In 1928 Cecil caught whooping cough. The doctor advised we move to a warmer climate and this was the reason we planned the 2,766 mile journey from Pittsburgh to Los Angeles, California. When we set off in August I was two months pregnant with Richard and Jim was not yet six years old.
The day before we left we received a letter from Leonard (who was to meet us in Los Angeles) saying he and his friend George were leaving for San Antonio, Texas and would meet them there. That really upset us, so much that we called the shipping agency to book the first available trip home to Southampton from New York. But our goods were already crated for road travel to LA and would have to be packed differently for sea travel in order to be checked by Customs officials. It was, therefore, too late to change our plans and we just had to go on our way to Los Angeles. Our aim was to follow Highway 30 which we did except for a small detour of just two miles near Council Bluffs.
The day before leaving Swissvale, Pittsburgh, The neighbours and friends arranged a “corn roast” for us. The men built a fire in the alley at the end of our homes on which they cooked the corn. Mrs Evans, a neighbour, set up tables in her big garden and we had a jolly time eating, after which we danced to the Victrola. We did not get much sleep!
We did not know what living in California would be like except for the fact that the weather would be warmer; the sun shines all the year round there. Nevertheless we were sorry to leave Swissvale and all our many friends.
The next morning we left Swissvale, Pittsburgh in an old Dodge Coupe. Two car loads of friends, including Gertie and Edgar, accompanied us for the first 242 miles to Toledo, Ohio – a pretty state- where we all camped the night in a field.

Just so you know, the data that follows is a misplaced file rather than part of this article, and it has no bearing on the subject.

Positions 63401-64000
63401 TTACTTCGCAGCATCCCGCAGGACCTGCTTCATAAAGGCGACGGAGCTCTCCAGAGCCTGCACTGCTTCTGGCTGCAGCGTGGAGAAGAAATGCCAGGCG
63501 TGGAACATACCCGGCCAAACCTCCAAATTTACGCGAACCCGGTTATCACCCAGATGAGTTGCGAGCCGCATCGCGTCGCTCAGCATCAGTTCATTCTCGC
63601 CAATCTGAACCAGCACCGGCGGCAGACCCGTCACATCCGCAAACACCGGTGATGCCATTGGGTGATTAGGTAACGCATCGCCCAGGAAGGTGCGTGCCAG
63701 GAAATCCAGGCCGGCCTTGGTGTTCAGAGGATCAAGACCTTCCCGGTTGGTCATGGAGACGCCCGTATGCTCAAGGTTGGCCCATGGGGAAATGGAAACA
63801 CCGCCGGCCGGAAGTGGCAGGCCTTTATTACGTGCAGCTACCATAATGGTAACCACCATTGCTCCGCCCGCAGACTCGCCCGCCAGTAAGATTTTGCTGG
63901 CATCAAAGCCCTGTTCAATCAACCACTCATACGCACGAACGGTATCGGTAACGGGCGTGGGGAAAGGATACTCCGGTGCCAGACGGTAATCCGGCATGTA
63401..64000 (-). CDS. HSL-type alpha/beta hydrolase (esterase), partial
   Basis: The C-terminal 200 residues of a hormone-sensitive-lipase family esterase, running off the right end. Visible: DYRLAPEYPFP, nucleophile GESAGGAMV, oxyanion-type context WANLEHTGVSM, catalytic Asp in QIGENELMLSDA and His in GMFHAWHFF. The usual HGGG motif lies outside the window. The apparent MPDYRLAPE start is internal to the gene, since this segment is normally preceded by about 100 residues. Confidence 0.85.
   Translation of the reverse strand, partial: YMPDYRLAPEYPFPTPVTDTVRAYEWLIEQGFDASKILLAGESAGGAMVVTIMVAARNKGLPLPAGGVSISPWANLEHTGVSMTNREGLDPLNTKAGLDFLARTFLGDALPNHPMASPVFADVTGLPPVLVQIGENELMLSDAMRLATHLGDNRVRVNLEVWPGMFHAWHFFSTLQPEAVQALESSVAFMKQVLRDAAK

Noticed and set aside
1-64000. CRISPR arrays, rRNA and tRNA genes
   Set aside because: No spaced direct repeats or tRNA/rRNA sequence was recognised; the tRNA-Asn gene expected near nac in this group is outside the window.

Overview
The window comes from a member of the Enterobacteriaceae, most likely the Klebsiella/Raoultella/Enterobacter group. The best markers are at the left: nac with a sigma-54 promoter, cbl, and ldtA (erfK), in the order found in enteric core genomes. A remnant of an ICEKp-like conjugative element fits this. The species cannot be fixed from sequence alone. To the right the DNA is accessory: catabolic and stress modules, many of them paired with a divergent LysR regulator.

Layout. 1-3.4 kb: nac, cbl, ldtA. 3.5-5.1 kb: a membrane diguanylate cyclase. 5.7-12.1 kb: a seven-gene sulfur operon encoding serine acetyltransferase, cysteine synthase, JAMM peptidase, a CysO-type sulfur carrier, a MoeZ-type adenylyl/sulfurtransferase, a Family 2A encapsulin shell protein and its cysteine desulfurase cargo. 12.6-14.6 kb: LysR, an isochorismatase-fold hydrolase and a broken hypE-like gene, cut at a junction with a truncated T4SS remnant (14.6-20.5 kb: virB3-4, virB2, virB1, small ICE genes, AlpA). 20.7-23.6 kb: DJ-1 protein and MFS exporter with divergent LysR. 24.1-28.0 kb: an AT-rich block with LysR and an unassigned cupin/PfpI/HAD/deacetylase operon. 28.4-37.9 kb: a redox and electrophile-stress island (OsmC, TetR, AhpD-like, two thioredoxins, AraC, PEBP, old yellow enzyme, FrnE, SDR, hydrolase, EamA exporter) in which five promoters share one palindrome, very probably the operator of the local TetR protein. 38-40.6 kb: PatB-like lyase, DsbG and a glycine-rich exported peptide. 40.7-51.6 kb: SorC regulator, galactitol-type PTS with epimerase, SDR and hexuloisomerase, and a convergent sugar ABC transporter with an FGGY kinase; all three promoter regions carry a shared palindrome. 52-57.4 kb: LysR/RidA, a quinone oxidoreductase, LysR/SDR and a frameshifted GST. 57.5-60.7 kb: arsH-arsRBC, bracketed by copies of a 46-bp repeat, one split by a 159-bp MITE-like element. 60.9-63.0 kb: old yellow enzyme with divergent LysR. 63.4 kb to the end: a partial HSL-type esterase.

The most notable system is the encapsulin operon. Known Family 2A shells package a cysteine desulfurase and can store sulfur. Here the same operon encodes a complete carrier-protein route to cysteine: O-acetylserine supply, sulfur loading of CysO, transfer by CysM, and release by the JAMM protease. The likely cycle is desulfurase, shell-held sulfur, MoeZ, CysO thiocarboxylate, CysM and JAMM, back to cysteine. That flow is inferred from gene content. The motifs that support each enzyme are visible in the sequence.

In the morning our friends set off for home while we continued on our journey to Chicago, Illinois.
After travelling 256 miles we reached Chicago and stopped at the home of Grace (a distant cousin), her mother and stepfather. They made us most welcome and wanted us to remain there. John, the stepfather, and Cecil visited the stockyards where all the animals, brought in from the South were slaughtered. Although work was available there Cecil just hated the idea of it all and really, Chicago did not appeal to either of us. Whilst there we saw the Mayflower and went down Michlong Boulevard.
A further 208 miles saw us at Cedar Rapids, Iowa, where we spent our first night-stop at an accommodation camp for travellers like us – some going East and some going West. The camp consisted of a bunch of shacks way out of town, each with a double bed and mattress. There were outside toilets and washing facilities but nothing to cook on. We all had our portable cooking plates though and while Cecil checked the car I cooked the chops. We had coffee, tea and canned food and on our way bought fresh food daily. We met people who had been on the road for months working their way across the States before the onset of winter.
We reached Council Bluffs, a small town outside of Omaha, after travelling 242 miles through acres and acres of corn. Generally we avoided town centres. However, when we stopped to buy some food for the coming evening Cecil did not park the car slantwise as others had done (he should have known better). The Sheriff came up – oh yes he had his big hat and shirt medal – and asked whether we were moving on or staying. Cecil said “Just passing through”. The Sheriff believed him and said “all I ask is that you park like the other fellers do the next time you pass this way”.
Today we had a long, hard journey of 304 miles following the River Platte to North Platte, Nebraska. As August is so hot by noon, it is not the best month for travelling especially by car with no air conditioning as they have today. So we left at 6.00 am to get in a few hours travelling before it got too hot.